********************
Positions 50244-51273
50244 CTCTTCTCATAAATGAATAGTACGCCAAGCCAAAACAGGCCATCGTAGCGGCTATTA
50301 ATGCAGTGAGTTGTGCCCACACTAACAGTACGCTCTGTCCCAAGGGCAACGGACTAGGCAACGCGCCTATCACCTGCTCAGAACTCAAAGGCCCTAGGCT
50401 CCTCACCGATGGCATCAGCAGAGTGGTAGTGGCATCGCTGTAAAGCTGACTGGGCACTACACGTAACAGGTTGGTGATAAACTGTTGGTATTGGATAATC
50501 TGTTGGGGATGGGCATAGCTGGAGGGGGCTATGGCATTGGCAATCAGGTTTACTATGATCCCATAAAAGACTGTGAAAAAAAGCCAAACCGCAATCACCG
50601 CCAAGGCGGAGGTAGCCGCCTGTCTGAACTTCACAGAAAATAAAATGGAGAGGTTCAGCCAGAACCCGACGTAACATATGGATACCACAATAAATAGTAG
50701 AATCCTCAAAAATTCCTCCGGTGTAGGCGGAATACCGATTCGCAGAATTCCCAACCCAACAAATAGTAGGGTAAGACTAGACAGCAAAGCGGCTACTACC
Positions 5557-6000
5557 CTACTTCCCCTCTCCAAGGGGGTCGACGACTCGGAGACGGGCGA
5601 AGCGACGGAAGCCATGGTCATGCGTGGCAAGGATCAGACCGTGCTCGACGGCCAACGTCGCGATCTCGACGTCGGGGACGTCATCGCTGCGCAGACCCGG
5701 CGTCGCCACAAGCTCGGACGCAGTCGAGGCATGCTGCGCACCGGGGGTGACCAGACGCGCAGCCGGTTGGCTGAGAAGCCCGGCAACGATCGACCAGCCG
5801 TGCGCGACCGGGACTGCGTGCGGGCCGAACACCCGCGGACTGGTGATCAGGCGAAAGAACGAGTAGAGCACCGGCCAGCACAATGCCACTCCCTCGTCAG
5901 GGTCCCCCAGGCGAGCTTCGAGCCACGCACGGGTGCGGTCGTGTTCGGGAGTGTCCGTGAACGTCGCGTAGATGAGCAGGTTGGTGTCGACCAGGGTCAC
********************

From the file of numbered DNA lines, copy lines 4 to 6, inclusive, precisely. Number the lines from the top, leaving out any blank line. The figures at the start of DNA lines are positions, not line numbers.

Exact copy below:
50401 CCTCACCGATGGCATCAGCAGAGTGGTAGTGGCATCGCTGTAAAGCTGACTGGGCACTACACGTAACAGGTTGGTGATAAACTGTTGGTATTGGATAATC
50501 TGTTGGGGATGGGCATAGCTGGAGGGGGCTATGGCATTGGCAATCAGGTTTACTATGATCCCATAAAAGACTGTGAAAAAAAGCCAAACCGCAATCACCG
50601 CCAAGGCGGAGGTAGCCGCCTGTCTGAACTTCACAGAAAATAAAATGGAGAGGTTCAGCCAGAACCCGACGTAACATATGGATACCACAATAAATAGTAG